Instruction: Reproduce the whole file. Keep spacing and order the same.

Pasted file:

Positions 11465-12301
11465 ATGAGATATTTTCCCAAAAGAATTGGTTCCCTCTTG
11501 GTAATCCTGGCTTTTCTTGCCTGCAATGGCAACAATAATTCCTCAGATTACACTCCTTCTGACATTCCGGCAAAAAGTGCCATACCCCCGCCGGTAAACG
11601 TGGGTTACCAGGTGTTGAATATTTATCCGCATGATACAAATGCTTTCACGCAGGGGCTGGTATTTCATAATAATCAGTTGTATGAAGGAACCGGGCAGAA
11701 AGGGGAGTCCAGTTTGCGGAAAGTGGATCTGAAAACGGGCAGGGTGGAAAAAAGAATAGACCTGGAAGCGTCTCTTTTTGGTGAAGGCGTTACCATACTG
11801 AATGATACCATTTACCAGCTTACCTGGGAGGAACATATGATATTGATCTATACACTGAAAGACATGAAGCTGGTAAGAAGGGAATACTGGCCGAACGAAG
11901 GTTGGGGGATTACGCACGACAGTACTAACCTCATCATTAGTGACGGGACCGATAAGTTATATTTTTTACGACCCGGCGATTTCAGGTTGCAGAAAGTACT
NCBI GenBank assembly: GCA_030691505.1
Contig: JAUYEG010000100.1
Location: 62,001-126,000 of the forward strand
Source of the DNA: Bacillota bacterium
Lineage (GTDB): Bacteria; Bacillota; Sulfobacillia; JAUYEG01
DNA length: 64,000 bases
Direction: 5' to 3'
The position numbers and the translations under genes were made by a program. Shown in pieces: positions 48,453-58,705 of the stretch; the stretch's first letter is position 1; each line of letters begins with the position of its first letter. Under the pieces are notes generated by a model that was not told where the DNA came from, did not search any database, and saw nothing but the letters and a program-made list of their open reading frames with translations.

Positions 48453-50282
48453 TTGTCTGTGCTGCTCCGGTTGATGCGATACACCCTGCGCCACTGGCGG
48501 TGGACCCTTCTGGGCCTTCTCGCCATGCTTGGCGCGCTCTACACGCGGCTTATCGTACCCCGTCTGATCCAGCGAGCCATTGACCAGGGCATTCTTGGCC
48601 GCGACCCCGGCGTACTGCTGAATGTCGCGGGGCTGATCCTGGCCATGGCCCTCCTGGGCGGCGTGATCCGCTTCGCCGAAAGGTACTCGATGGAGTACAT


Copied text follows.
Positions 11465-12301
11465 ATGAGATATTTTCCCAAAAGAATTGGTTCCCTCTTG
11501 GTAATCCTGGCTTTTCTTGCCTGCAATGGCAACAATAATTCCTCAGATTACACTCCTTCTGACATTCCGGCAAAAAGTGCCATACCCCCGCCGGTAAACG
11601 TGGGTTACCAGGTGTTGAATATTTATCCGCATGATACAAATGCTTTCACGCAGGGGCTGGTATTTCATAATAATCAGTTGTATGAAGGAACCGGGCAGAA
11701 AGGGGAGTCCAGTTTGCGGAAAGTGGATCTGAAAACGGGCAGGGTGGAAAAAAGAATAGACCTGGAAGCGTCTCTTTTTGGTGAAGGCGTTACCATACTG
11801 AATGATACCATTTACCAGCTTACCTGGGAGGAACATATGATATTGATCTATACACTGAAAGACATGAAGCTGGTAAGAAGGGAATACTGGCCGAACGAAG
11901 GTTGGGGGATTACGCACGACAGTACTAACCTCATCATTAGTGACGGGACCGATAAGTTATATTTTTTACGACCCGGCGATTTCAGGTTGCAGAAAGTACT
NCBI GenBank assembly: GCA_030691505.1
Contig: JAUYEG010000100.1
Location: 62,001-126,000 of the forward strand
Source of the DNA: Bacillota bacterium
Lineage (GTDB): Bacteria; Bacillota; Sulfobacillia; JAUYEG01
DNA length: 64,000 bases
Direction: 5' to 3'
The position numbers and the translations under genes were made by a program. Shown in pieces: positions 48,453-58,705 of the stretch; the stretch's first letter is position 1; each line of letters begins with the position of its first letter. Under the pieces are notes generated by a model that was not told where the DNA came from, did not search any database, and saw nothing but the letters and a program-made list of their open reading frames with translations.

Positions 48453-50282
48453 TTGTCTGTGCTGCTCCGGTTGATGCGATACACCCTGCGCCACTGGCGG
48501 TGGACCCTTCTGGGCCTTCTCGCCATGCTTGGCGCGCTCTACACGCGGCTTATCGTACCCCGTCTGATCCAGCGAGCCATTGACCAGGGCATTCTTGGCC
48601 GCGACCCCGGCGTACTGCTGAATGTCGCGGGGCTGATCCTGGCCATGGCCCTCCTGGGCGGCGTGATCCGCTTCGCCGAAAGGTACTCGATGGAGTACAT